Alice Cooper is cool. In fact, Alice Cooper is very cool. I have been a HUGE fan of Alice Cooper since 1970, when he released his first of many hits, “I’m Eighteen.” My long term fandom for Alice Cooper (actual name, Vincent Furnier) was solidified in 1971, with the release of “Be My Lover” on the “Killer” album. The “Killer” album was particularly horrifying to my, not to mention, everyone’s, parents, due to its graphic artwork depicting a noose, blood, snakes, and other delightfully campy artifacts. The fact that my parents hated everything about Alice Cooper made me love him that much more. “Killer” is hard rock at its finest and Alice Cooper’s theatrical concert performances have entertained me for decades. I lent my “Killer” album to my friends and over the years, I have been told it changed their lives. No longer did they listen to bubble gum pop music; Alice was the real rock and roll deal. My mom, of course, forbid me to attend Alice Cooper concerts. Although she tried to tolerate my fascination with Alice Cooper in the privacy of our Florida room (that had an amazing sound system, thanks to my dad!), there was no way she would agree to let me see him perform live. I think she was afraid I would run off and join the Alice Cooper circus, if there were such a thing! Fast forward to adulthood. Alice Cooper performed in the lovely and historical Fox Theater in downtown Atlanta when David and I lived there. After many years of not having his most famous prop on stage, it was rumored to be back for the tour in 1990. David, somewhat reluctantly, took me to see Alice at the Fox! It was so amazing to see everyone dressed in black leather in such a beautiful theater! And, much to my delight, the rumors were true. Alice Cooper’s most famous stage prop, the guillotine, was back! Believe me, I couldn’t wait to call Mom the next day to tell her I had finally seen my childhood idol sever his head in the guillotine! Since then, David and I have gone to see Alice Cooper many, many times; in fact, we see him in concert every time he is in our area. Some things never change. Alice Cooper is still cooler than almost anyone!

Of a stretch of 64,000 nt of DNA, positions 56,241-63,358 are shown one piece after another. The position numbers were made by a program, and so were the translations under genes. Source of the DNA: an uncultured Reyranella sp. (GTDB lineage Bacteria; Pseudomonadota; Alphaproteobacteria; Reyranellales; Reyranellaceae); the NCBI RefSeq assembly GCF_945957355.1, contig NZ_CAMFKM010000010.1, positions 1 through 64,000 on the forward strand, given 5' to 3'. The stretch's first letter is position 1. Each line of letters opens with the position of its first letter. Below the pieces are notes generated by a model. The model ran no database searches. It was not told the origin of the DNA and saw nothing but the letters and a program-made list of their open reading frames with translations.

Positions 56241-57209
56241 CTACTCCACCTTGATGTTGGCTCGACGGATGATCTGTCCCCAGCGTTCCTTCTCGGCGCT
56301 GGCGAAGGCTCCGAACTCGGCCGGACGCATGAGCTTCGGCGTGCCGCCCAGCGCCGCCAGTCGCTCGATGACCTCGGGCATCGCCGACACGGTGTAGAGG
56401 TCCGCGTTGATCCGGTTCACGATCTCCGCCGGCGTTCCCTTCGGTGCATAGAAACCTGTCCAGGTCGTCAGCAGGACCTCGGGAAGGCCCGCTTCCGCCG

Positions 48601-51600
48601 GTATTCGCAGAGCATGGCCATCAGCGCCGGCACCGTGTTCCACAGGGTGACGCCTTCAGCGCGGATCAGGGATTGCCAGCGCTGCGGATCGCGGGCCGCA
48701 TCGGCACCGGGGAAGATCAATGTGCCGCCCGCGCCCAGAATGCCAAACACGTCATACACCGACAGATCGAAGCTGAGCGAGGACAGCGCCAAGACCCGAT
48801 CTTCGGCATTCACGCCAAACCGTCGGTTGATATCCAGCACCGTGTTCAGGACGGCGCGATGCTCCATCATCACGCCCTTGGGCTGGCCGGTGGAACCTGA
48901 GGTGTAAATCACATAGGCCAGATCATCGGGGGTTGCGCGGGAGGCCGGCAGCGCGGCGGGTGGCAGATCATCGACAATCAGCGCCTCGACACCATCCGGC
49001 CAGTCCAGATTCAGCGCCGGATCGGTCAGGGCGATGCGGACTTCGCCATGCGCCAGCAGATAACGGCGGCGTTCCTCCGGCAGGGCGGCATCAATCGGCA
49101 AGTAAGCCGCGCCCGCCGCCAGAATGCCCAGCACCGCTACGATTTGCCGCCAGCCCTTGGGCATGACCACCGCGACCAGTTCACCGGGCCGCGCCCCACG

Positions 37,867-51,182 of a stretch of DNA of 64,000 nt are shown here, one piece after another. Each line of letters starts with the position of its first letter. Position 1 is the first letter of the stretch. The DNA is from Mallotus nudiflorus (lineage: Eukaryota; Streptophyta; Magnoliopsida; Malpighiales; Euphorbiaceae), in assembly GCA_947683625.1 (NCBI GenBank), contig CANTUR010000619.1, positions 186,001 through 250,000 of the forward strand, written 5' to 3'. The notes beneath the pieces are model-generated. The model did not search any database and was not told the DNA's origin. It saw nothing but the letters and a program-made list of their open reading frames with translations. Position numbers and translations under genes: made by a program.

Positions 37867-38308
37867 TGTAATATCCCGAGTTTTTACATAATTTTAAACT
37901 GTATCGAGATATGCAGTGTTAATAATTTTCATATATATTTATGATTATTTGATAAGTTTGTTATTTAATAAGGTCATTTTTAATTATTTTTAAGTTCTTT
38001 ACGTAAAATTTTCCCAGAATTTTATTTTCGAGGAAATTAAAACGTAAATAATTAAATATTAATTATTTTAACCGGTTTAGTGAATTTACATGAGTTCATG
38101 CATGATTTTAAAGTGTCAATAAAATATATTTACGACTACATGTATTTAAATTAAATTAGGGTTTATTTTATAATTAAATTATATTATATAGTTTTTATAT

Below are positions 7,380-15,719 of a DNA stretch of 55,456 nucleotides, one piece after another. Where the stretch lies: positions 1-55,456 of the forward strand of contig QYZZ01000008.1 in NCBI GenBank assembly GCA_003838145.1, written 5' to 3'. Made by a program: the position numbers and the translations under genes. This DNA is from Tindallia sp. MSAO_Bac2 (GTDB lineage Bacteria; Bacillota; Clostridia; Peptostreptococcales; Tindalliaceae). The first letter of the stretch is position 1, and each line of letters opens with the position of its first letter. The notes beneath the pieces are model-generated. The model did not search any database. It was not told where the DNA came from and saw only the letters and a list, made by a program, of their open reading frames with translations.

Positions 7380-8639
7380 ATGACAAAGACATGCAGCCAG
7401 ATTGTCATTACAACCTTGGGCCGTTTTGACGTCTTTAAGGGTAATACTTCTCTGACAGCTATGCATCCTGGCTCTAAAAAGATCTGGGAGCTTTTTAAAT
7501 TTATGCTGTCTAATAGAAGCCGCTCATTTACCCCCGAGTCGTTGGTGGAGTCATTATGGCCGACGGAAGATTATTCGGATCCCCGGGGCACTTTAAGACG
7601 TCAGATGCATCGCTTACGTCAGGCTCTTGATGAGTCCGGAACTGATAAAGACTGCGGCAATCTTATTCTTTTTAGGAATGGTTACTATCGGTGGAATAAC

I can’t say that I was an Alice Cooper fan in my teens; I was slow in adapting to his brand of shock rock. And, I don’t think I’ll forget the odd juxtaposition of the elegant environment of the 1929 Fox Theater and Alice Cooper’s fans and band, including the maestro himself. It was shocking to see the black leather, fishnet stockings, high heeled boots, and more (or, in some cases, less, in terms of body coverage). And, I gained a tremendous appreciation for Alice and all of his “shtick.” Then there was the music, complicated compositions – true hard rock and roll. Played loud! We now try to see him every cycle around because we know Alice the showman will entertain. His shows are visual and aural experiences – though earplugs are in order. The music of Alice, and his band, is loud. His family even gets in on the act, and he’s gracious in the opportunities he often gives young musicians to perform in his band. His last couple of tours have included some fantastic, and beautiful (it is hard not to notice) female guitarists. I’ve enjoyed photographing the shows (see images at www.dhfphotoworks.com) because of the visual effects. And, along the way, I’ve come to know about him – he’s a nice guy, not a hard rock stereotype. He prefers golf over partying – the makeup is all part of the act. When taking photos it is fun to see him closely, and be able to tell he’s having fun along the way. So, yes, I agree, Alice Cooper is cool! He is the epitome of cool. Finally, what does Alice Cooper have to do with our blog about work, life, trial consulting, and more? Everyone needs something to do to expand his or her mind. Readers of this blog probably have gathered by now that one of our outlets for “letting our hair down” is music, and concerts. Along the way, it has been fascinating to learn how many clients, who are formal, dressed up lawyers, by day, “come out at night” to enjoy some healthy, hearty rock & roll. If you have to ask why, you wouldn’t understand.